On April 5, 2023, a weather event consisting of freezing rain, rain, and strong winds resulted in significant ice build-up, power outages, tree damage, and ponding throughout the Ottawa region. Public Works staff are focusing their efforts on restoring areas heavily impacted by the storm in addition to continuing to provide the everyday services residents rely on.
Forestry Services has received an extremely high volume of calls related to fallen trees and broken branches caused by the weather event. Staff are currently triaging calls and are continuing to prioritize tree and limb damage that has been deemed hazardous to residents or property in addition to trees or limbs blocking roadways. Once these immediate hazards and damages are addressed, staff will work to address non-hazardous removals, pruning, broken limbs, and brush cleanup. Your continued patience is appreciated as we navigate the next steps of our recovery efforts.
A reminder: Property owners do not need a permit to remove dead or hazardous trees on their private property where the tree is an immediate threat to public health or safety. Photos should be taken prior to removal of dead or hazardous trees in such cases to provide evidence of the condition of the tree and the reason for exemption.
If you need to report a tree or limb that is hazardous or blocking a roadway, please call 3-1-1.
Trees and debris
- Our Public Works Department is focusing efforts to complete the cleanup of large storm debris. We ask that, where possible, residents make use of the leaf and yard waste program,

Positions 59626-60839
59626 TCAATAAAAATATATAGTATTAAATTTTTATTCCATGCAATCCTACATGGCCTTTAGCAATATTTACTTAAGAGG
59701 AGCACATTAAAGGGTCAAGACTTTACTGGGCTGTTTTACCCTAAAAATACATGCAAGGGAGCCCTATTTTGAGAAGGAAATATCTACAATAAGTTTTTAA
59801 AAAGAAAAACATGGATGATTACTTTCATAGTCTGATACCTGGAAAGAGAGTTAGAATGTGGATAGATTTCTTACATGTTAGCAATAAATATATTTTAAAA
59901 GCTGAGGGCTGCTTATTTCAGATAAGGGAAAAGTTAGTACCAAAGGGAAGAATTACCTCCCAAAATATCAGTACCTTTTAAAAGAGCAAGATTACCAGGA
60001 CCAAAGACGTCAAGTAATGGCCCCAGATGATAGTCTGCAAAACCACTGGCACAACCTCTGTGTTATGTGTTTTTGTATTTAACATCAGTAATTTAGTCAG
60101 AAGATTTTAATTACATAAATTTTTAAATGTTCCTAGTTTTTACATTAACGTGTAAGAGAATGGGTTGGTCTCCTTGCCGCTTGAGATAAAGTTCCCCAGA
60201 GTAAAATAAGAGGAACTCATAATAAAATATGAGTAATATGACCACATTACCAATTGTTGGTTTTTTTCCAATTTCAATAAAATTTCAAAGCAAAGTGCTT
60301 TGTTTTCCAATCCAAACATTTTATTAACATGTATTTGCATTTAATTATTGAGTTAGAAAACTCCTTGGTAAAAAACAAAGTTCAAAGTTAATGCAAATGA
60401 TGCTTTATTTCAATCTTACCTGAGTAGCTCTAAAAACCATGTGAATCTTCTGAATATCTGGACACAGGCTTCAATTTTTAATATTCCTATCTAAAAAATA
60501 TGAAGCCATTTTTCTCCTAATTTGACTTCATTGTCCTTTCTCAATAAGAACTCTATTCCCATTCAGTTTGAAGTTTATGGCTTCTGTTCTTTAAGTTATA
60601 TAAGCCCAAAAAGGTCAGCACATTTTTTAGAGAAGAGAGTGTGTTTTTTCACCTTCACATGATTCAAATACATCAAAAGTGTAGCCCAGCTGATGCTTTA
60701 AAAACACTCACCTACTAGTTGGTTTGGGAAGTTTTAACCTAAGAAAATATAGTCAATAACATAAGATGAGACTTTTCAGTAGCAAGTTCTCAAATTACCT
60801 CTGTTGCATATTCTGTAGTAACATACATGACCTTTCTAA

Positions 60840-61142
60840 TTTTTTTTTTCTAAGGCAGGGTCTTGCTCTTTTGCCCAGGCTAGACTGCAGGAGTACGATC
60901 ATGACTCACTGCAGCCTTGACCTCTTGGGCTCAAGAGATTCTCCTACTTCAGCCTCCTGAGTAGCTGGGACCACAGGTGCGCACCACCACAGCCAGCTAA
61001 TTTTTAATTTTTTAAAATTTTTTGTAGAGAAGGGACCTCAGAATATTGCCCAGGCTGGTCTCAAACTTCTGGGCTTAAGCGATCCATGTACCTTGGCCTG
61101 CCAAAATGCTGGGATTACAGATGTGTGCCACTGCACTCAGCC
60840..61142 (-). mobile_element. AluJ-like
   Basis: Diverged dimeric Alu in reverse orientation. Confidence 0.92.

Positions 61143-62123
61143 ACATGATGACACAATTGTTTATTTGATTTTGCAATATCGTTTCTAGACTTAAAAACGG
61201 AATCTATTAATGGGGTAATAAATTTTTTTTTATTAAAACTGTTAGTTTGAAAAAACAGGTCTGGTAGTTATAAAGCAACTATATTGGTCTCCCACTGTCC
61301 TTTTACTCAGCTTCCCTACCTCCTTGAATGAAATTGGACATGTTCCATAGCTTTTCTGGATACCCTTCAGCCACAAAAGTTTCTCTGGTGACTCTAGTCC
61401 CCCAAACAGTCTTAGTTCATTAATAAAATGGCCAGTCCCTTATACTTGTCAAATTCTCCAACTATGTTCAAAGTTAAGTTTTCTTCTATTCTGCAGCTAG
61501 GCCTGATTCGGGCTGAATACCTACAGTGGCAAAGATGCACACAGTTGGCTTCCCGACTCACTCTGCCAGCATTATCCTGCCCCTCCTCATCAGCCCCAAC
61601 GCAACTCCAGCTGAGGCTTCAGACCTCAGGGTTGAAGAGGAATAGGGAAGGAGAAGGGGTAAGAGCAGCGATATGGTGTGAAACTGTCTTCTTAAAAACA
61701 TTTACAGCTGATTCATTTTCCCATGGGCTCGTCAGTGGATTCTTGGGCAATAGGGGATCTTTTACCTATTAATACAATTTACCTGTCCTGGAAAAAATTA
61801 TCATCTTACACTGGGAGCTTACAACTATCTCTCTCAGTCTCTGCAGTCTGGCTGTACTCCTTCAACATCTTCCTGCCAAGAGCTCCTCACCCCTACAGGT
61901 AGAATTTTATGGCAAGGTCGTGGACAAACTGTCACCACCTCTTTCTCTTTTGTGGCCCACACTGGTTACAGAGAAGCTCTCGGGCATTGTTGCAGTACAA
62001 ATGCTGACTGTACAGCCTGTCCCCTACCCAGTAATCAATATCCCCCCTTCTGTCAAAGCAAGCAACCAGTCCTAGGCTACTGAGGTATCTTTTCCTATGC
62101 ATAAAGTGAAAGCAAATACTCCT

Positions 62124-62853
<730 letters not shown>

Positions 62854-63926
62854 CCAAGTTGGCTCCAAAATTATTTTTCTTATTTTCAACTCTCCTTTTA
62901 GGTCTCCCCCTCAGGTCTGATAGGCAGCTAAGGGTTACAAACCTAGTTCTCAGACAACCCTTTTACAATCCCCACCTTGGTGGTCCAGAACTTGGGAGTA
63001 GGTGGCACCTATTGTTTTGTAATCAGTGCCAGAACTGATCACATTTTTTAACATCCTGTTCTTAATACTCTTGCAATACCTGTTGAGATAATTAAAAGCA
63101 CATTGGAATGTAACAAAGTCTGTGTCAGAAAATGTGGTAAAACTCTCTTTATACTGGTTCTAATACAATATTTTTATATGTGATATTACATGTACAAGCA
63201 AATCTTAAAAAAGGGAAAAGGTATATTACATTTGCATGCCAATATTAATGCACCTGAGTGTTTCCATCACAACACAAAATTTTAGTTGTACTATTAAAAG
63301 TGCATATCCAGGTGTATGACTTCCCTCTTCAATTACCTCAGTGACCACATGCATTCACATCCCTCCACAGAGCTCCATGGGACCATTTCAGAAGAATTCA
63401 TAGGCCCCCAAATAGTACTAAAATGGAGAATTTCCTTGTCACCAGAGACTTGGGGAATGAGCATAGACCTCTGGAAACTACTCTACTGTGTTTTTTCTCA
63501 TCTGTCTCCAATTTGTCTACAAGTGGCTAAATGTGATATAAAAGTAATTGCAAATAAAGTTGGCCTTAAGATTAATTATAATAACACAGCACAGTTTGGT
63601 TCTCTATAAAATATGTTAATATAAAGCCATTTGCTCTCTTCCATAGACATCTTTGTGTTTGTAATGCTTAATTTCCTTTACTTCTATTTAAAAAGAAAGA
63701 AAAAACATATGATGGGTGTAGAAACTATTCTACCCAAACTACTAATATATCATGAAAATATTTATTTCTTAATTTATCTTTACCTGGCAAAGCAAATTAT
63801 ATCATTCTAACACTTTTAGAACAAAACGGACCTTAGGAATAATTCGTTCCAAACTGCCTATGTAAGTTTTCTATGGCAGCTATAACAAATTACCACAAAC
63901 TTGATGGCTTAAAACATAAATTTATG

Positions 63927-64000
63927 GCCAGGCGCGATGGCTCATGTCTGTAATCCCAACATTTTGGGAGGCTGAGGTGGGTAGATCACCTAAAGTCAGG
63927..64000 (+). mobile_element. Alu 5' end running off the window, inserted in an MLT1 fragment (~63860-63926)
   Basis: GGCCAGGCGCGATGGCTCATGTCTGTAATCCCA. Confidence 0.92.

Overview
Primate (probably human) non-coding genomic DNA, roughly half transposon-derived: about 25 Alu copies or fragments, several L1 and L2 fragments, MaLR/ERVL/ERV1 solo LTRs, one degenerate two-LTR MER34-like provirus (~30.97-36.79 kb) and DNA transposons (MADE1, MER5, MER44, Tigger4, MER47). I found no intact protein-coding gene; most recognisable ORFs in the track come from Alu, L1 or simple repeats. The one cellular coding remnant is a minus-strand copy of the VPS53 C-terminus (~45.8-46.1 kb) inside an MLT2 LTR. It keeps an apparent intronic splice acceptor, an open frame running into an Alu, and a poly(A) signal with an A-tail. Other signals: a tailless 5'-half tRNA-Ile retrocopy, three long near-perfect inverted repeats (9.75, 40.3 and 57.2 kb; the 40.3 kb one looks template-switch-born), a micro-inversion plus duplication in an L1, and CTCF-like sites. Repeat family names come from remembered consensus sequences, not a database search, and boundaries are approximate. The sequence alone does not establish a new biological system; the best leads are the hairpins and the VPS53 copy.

- The City is continuing its commitment to re-establishing the lost tree canopy by re-planting lost City trees. Residents who would like a tree replacement on the City’s right of way are encouraged to request it through the Trees in Trust program.
- Some of the leaf and yard waste that has been collected as part of the recent recovery efforts have been turned into woodchips and will be made available to residents free of charge.
- Woodchips stations are currently established here.
Tree inventories are an essential tool to protect and enhance urban and rural forests which helps ensure healthy forests for generations to come. They are useful to help maintain diversity in the street tree population, assess the health of the urban forest, and communicate with property owners. Inventories need to be updated regularly in order to help schedule tree maintenance work, determine planting sites, and manage invasive insects. The inventory of city-owned trees began in March 2009 and once completed it will contain information on over 300,000 street and park trees, woodlots, ravines, and community forests. Information such as species, diameter, health condition and GPS location is gathered on individual street trees and downloaded into a database where the records can be extracted and mapped to provide information on the number of different types of trees on a particular street. New tree data is collected on an ongoing basis as tree inspections or routine tree maintenance work is completed.
The dataset provides an inventory of City-owned trees located on the road right-of-way, and in parks. Some privately-owned trees are also collected by Forestry staff are included the dataset for reference. The dataset should not be used for ownership verification. Not all information has been verified for precision or accuracy and therefore should only be used in an advisory capacity. Forestry Services reserves the right to revise the data pursuant to further inspection or review.
The Tree Inventory dataset is available on the Open.Ottawa.ca site, or can be viewed in geoOttawa. Tree Inventory data is made available with the Open Data Licence Version 2.0.
If you find any errors or omissions, please report them to 3-1-1.